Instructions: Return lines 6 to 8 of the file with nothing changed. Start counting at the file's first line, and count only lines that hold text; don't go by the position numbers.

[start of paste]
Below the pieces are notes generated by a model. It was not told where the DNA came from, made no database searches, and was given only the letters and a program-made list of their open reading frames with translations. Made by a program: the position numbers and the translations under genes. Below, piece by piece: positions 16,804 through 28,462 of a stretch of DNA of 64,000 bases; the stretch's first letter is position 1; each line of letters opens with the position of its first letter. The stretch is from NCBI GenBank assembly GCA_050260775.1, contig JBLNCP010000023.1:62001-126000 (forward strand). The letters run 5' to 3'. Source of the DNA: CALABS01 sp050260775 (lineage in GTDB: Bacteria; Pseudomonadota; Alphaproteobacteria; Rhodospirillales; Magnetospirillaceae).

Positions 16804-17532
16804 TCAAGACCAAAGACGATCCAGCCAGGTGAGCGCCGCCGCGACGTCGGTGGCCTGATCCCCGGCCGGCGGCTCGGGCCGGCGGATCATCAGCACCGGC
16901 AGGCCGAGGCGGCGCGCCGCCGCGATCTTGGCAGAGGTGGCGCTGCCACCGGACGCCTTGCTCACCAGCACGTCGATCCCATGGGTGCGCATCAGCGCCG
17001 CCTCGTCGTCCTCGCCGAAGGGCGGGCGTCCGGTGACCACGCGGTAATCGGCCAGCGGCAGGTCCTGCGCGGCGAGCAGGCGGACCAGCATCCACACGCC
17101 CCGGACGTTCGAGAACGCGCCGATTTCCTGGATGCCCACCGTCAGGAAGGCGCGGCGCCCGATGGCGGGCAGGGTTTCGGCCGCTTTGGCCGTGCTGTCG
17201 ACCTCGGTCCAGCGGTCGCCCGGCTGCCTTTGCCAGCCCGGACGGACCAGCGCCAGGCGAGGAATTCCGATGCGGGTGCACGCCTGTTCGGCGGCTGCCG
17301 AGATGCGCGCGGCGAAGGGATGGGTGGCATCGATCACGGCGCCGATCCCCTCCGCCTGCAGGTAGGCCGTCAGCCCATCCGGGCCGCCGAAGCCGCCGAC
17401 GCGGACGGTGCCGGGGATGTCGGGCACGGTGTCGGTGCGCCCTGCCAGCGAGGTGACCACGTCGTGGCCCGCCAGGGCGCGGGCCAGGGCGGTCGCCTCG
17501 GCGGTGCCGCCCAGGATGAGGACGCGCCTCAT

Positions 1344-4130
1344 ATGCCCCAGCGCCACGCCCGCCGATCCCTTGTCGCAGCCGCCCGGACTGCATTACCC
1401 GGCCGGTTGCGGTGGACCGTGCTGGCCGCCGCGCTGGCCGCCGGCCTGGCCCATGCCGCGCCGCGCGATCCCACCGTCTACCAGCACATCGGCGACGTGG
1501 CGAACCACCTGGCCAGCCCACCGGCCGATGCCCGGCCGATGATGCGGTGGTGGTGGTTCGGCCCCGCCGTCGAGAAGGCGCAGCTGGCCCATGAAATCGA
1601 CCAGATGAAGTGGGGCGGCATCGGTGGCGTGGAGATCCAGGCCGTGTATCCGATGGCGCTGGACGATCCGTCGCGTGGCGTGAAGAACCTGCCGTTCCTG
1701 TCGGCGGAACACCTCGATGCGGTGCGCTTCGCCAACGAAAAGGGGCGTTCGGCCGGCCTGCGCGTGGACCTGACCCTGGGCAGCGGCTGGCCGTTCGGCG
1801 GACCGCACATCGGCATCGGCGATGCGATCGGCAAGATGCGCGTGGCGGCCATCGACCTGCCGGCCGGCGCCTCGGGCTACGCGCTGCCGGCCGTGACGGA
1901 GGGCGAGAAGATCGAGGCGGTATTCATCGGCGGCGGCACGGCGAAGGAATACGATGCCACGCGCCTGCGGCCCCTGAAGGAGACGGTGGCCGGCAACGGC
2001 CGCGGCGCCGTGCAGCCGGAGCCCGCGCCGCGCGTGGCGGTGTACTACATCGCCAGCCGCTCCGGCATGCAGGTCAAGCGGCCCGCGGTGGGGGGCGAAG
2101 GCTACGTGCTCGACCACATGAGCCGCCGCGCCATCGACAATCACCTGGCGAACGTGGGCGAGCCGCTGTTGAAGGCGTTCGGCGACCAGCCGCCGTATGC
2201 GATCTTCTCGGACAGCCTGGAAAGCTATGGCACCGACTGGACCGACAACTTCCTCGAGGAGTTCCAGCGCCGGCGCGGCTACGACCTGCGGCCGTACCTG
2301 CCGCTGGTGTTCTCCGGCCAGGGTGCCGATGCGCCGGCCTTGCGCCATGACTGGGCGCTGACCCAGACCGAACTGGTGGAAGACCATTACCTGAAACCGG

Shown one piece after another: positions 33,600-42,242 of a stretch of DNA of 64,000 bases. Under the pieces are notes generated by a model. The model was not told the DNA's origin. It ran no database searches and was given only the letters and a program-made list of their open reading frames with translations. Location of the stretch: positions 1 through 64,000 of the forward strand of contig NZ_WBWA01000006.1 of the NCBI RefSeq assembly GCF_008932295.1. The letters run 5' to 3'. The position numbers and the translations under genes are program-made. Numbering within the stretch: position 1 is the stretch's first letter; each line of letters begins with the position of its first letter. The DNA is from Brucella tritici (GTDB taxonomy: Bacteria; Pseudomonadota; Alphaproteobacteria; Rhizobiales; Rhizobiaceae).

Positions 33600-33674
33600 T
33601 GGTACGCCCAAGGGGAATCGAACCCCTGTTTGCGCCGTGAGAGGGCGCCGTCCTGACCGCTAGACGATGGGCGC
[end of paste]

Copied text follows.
17101 CCGGACGTTCGAGAACGCGCCGATTTCCTGGATGCCCACCGTCAGGAAGGCGCGGCGCCCGATGGCGGGCAGGGTTTCGGCCGCTTTGGCCGTGCTGTCG
17201 ACCTCGGTCCAGCGGTCGCCCGGCTGCCTTTGCCAGCCCGGACGGACCAGCGCCAGGCGAGGAATTCCGATGCGGGTGCACGCCTGTTCGGCGGCTGCCG
17301 AGATGCGCGCGGCGAAGGGATGGGTGGCATCGATCACGGCGCCGATCCCCTCCGCCTGCAGGTAGGCCGTCAGCCCATCCGGGCCGCCGAAGCCGCCGAC